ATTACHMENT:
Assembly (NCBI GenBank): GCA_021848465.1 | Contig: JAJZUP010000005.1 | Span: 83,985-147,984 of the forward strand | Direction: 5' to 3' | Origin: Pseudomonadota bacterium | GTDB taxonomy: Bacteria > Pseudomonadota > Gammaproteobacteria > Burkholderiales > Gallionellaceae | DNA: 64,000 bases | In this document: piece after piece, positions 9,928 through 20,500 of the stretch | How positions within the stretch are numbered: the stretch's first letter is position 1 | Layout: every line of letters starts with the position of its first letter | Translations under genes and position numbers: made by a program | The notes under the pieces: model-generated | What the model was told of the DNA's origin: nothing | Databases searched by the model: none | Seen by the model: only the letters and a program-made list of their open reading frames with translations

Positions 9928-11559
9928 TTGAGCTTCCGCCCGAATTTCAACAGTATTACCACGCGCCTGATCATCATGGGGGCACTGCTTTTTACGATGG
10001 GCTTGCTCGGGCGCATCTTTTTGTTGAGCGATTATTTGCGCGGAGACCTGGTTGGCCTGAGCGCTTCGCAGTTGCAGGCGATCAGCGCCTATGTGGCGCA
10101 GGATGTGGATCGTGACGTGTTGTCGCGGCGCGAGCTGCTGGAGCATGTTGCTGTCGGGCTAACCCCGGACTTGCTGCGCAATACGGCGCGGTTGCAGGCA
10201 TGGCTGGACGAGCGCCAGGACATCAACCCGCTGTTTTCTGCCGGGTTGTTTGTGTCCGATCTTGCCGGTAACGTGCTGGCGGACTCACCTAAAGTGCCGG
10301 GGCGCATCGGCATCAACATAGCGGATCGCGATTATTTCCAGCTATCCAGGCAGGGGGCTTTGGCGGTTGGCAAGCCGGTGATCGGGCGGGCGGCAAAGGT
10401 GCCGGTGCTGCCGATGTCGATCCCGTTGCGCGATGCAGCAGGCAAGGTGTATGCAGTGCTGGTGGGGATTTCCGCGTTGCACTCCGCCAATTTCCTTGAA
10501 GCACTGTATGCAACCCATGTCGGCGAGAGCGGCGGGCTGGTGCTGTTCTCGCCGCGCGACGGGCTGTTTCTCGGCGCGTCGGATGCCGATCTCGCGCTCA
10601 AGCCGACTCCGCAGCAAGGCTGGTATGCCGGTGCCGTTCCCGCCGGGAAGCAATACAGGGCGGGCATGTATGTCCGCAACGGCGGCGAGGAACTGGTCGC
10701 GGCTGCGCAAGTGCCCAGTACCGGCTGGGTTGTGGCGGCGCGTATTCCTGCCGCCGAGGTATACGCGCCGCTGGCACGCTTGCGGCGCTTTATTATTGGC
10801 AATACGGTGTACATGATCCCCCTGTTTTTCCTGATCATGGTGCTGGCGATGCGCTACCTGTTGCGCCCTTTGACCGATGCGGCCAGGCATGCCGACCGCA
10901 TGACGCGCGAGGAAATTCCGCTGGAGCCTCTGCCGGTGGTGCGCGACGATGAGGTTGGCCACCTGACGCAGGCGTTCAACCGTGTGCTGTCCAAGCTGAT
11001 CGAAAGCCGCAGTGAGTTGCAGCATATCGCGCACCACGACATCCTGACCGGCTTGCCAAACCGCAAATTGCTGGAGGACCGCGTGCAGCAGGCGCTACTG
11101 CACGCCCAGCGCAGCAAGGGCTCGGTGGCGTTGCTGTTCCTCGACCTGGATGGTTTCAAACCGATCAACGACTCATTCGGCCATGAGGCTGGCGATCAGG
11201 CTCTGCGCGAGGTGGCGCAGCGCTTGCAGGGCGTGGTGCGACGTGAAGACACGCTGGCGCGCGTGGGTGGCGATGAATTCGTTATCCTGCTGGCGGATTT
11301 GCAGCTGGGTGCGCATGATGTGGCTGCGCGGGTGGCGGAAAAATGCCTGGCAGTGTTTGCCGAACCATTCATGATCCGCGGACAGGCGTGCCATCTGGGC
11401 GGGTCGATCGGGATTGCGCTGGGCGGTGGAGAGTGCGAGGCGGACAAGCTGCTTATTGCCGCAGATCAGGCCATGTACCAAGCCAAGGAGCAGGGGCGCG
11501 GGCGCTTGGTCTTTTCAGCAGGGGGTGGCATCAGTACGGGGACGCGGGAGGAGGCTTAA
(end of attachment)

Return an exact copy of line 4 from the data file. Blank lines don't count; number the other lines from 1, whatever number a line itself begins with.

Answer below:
10001 GCTTGCTCGGGCGCATCTTTTTGTTGAGCGATTATTTGCGCGGAGACCTGGTTGGCCTGAGCGCTTCGCAGTTGCAGGCGATCAGCGCCTATGTGGCGCA